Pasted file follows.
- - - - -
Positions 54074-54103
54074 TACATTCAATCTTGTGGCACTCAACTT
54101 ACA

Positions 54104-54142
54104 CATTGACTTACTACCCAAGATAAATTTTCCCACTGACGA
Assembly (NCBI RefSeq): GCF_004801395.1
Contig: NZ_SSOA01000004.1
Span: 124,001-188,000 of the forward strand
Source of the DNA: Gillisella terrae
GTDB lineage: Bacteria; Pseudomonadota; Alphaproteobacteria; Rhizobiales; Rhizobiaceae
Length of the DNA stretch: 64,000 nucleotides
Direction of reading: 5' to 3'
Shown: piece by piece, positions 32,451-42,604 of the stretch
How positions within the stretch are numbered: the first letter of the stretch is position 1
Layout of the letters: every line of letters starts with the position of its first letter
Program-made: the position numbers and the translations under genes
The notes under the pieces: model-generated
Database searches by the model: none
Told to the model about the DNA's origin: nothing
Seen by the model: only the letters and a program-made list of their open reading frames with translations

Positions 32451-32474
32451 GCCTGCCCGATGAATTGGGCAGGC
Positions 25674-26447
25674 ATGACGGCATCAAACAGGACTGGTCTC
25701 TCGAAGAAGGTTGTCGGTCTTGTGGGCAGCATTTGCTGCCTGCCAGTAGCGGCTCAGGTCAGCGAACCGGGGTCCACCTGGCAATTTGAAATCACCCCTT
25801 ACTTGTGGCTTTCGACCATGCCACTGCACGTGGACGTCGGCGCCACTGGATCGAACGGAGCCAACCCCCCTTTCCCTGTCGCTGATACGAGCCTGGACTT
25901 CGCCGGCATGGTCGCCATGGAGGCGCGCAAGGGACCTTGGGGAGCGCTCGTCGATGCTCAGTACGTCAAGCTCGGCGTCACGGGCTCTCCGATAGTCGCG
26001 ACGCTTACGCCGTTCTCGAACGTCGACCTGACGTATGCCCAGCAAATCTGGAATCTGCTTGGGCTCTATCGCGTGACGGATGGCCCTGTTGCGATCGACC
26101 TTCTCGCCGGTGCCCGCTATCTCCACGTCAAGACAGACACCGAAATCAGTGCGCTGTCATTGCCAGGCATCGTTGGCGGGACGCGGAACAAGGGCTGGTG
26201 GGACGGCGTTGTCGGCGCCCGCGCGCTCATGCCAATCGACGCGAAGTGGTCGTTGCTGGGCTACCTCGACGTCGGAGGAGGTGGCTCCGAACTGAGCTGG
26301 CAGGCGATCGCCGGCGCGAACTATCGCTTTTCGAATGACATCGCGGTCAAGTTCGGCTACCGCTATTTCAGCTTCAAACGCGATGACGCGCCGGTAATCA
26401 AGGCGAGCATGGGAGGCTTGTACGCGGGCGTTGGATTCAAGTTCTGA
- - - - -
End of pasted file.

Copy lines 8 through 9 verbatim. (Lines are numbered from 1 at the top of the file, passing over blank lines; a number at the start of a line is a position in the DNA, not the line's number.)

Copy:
Span: 124,001-188,000 of the forward strand
Source of the DNA: Gillisella terrae